NLRB Moves to Punish Right-to-Work States and their Businesses
The National Labor Relations Board has issued a complaint against the Boeing Company on the grounds that the company’s relocation of its second airplane production line was motivated by discrimination toward union workers. If the NLRB’s case succeeds in federal court, it will set a precedent for union control of virtually every major business decision by American corporations.
Prior to October 2009, Boeing had planned to expand its production capabilities with an additional facility in the state of Washington. In recent years, the company had suffered billions in lost revenue and uncertainty of future orders due to multiple extended strikes orchestrated by the International Association of Machinists. Although it was not legally obligated to do so, Boeing invited IAM to the table in a bid to preserve their plans for local expansion without danger of future union disruption. Negotiations broke down upon union demands for Boeing neutrality in nationwide IAM campaigns and for all of the company’s future commercial airline manufacture to be located in Puget Sound. Having come to an impasse, Boeing subsequently decided to base its second production line in North Charleston, South Carolina (a Right-to-Work state).
In March 2010, the IAM filed a charge of “unfair labor practices” with the NLRB, the meat of their argument being that Boeing illegally changed factory locations out of animus against the union. On April 20th of this year, the NLRB published its own complaint against Boeing, citing several so-called “incidents” demonstrating the company’s bias. Three of them are merely newspaper reports, while only two are intramural documents and quotations. What the NLRB finds damning is their common account of Boeing’s business decision as a move to avoid future complications with uncooperative unions, which it undoubtedly was. The IAM, now joined by their shills at the NLRB, somehow interpret this fact as evidence that Boeing is using blind discrimination rather than plain fiscal sense to determine its corporate policy.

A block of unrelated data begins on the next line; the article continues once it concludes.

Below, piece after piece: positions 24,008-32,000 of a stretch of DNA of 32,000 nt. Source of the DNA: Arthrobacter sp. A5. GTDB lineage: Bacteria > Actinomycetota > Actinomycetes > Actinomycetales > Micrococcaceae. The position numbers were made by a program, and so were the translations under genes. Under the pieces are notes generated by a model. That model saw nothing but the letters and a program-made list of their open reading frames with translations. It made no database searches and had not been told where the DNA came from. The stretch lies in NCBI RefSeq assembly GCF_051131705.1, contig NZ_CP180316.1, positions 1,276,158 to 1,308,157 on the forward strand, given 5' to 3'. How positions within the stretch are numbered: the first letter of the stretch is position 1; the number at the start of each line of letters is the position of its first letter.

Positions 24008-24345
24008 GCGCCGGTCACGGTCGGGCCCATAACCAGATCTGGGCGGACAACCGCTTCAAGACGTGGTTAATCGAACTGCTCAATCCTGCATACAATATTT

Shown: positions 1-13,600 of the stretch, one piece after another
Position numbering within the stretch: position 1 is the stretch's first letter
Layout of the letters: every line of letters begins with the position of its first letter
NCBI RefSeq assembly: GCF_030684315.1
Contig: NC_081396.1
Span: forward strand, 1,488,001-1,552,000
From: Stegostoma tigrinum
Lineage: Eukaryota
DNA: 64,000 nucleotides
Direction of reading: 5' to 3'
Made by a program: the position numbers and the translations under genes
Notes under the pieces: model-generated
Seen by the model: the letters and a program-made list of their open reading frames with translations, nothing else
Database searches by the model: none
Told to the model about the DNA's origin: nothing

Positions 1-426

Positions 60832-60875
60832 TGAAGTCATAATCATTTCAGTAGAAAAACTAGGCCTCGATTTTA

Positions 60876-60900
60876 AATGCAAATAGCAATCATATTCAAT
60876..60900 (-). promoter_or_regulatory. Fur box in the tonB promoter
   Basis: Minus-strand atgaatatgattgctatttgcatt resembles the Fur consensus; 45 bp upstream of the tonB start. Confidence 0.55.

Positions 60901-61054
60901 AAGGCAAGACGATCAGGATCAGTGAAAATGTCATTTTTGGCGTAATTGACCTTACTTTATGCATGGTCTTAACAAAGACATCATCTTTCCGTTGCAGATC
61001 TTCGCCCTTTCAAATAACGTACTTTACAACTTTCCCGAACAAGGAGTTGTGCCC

The NLRB’s pursuance of this case is a blatant attack on any business decision in the nation that somehow displeases Big Labor, as well as an affront to states like South Carolina which have taken a pro-business stance. Boeing has already poured millions into its North Charleston location, and thousands of locals stand to lose their jobs if the plant closes. The South Carolina plant took away no pre-existing jobs from Puget Sound residents; indeed, IAM has added 2000 members through increased employment in Boeing’s Washington operation. That the NLRB should show hostility towards states and businesses which fail to push unionization upon their workers is nothing new, but this expression of the trend is unprecedented: if it is in the best interest of your business to walk away from collective bargaining, the federal government will interpret this as irrational discrimination and destroy you. In the words of Senator Jim Demint (R-S.C.):
“There is no doubt that if the National Labor Relations Board’s claim against Boeing moves forward, it will have a chilling effect on job growth in my state and in right-to-work states across the country. Using the federal government as political weapon to protect union bosses at the expense of American jobs cannot be tolerated.”
Let us hope that congress indeed finds it intolerable. If, in the next ten or twenty years, union agitators discover that all of their employers have packed up and moved to China, they will have no one to blame but themselves.